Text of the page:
Chronic liver diseases are considered to be one of the most serious health problems in the world, affecting more than 10% of the world population (Hong et al., 2015).
According to the Centers for Disease Control and Prevention report in 2013, chronic liver disease (CLD) and cirrhosis were the twelfth leading cause of death in the United States ,causing for more than 36,000 deaths (Setiawan et al., 2016). American liver foundation in Cedar Grove, N.J, reported that liver disease is the third leading disease-related cause of death for many people of ages 25 to 59 (Akharaiyi, Boboye and Adetuyi, 2012). The prevalence of non alcoholic fatty liver disease (NAFLD) in general population of Western countries is estimated to be 20-30% (Paschos and Paletas, 2009).Nearly 1 out of every 3 people in the world, approximately 2 billion people, has been infected by HBV and HCV (Ilyas et al., 2016) (Ilyas et al.
, 2016) and around 500 million of these are chronically infected (Shiferaw, Letebo and Bane, 2016). About 1 million deaths per year are attributed to viral hepatitis infection (HBV and HCV) (Ilyas et al., 2016). The prevalence of HBV is estimated to be 8% in West Africa, and 5–7% in Central, Eastern, and Southern Africa (Olokoba, Aderibigbe and Kayode, 2010). In Kenya and Ethiopia, it is estimated that more than 60% of chronic liver disease and up to 80% of hepatocellular cancers are due to chronic hepatitis B and C viral infections. Recent study revealed that the prevalence of HBV in Ethiopia to be approximately 10–15% and that of HCV to be approximately 2–5%(Bane, Patil and Khatib, 2014). Surveillance on chronic liver disease of unidentified cause in the northwestern region of Tigray in 2001 showed fatality rates around 30 to 40% (Chiu et al., 2016).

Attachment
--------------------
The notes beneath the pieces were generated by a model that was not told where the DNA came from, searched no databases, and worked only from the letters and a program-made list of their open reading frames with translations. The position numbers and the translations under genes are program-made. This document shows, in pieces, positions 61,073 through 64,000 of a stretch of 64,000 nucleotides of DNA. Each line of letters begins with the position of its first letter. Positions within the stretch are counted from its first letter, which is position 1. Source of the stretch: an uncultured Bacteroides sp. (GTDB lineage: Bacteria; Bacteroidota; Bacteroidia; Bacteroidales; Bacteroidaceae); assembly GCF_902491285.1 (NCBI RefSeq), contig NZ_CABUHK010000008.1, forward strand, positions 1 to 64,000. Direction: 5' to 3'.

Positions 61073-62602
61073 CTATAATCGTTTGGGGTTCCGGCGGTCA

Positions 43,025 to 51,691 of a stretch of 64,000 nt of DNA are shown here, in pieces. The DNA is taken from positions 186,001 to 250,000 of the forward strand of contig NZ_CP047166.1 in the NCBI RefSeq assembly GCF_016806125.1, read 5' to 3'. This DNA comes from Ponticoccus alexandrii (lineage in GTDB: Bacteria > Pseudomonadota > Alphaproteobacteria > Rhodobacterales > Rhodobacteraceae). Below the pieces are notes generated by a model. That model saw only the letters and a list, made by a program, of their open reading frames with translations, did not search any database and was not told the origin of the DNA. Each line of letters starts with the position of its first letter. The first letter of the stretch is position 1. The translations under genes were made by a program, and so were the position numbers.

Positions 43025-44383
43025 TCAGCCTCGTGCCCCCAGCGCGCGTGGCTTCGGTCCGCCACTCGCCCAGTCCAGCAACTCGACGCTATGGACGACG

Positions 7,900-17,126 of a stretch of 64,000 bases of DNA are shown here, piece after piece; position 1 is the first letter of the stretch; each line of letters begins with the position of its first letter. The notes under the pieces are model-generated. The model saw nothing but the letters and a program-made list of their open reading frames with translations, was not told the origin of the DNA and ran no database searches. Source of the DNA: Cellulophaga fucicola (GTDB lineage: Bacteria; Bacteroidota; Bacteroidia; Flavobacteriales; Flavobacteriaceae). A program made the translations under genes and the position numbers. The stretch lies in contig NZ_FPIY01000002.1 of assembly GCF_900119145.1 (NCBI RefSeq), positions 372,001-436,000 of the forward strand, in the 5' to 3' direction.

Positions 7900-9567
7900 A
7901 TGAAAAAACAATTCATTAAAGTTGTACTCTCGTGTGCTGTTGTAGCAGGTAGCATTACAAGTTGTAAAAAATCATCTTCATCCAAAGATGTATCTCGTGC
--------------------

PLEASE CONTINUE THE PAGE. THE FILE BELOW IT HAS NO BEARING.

In United States, it was reported that nearly 44,000 individuals suffer from drug induced liver injury each year (LN Bell and N, 2010) and around 30,000 patients were admitted to hospitals every year for treatment of paracetamol hepatotoxicity (Yoon et al., 2016).